This title was first published in 2000. Rosa Nouchette Carey (1840-1909), the English author of forty-one ’domestic’ novels, was continuously in print from 1868 until at least 1924 and yet she is virtually unknown today. This first in-depth study of Carey’s work assesses both her immense popularity and her subsequent fall from favour. Organized thematically, it engages with the historical and cultural context of the novels as well as comparing them with the work of Carey’s contemporaries. Matters such as Carey’s creative response towards spinsterhood, her provision of vicarious male approval and her valorization of housework are perceived as functions of her writing that lie beyond formal literary criticism. This is not to deny the literary value of Carey’s work; rather it is to make intelligible its value to a large and enthusiastic readership despite an undoubted lack of appreciation on the part of reviewers.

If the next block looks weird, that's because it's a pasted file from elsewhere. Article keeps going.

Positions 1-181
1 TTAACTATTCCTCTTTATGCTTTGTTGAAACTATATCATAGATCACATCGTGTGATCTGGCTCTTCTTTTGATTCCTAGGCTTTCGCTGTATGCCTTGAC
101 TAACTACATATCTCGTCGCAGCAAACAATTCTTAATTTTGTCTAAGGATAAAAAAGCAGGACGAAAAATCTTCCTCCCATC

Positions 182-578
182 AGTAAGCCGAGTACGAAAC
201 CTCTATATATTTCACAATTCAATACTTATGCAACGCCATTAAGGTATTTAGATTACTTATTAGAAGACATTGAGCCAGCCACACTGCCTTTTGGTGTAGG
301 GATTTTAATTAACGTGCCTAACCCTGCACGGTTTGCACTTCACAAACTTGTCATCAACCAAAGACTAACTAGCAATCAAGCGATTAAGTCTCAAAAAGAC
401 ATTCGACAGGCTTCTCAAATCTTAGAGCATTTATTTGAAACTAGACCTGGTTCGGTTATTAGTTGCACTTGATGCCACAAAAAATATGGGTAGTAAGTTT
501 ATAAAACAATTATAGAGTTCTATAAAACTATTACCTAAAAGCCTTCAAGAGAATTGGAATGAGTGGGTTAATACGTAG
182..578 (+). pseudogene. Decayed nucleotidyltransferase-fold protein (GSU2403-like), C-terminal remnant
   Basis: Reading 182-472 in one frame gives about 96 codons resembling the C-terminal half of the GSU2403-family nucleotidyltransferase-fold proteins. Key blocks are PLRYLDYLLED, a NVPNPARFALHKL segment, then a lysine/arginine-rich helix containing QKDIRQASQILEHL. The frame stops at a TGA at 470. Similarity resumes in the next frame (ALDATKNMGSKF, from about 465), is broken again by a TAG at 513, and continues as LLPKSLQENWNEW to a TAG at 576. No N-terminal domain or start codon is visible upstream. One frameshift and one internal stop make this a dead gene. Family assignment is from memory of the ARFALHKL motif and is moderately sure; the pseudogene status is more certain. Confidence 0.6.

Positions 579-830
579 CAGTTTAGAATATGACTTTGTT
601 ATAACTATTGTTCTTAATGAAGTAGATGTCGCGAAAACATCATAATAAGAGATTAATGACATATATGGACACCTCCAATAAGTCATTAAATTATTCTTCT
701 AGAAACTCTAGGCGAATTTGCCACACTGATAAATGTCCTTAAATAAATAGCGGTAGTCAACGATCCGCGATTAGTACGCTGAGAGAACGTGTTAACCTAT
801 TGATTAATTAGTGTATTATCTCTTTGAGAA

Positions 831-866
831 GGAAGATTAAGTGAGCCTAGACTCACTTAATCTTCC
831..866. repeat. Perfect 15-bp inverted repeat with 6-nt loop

Table of Contents
Contents: Introduction; The Mad, the Bad and the Morbid; Maiden Ladies; Women and Children Second; Hearth and Home; Sentimental Heresies; Conclusion; Bibliography; Index.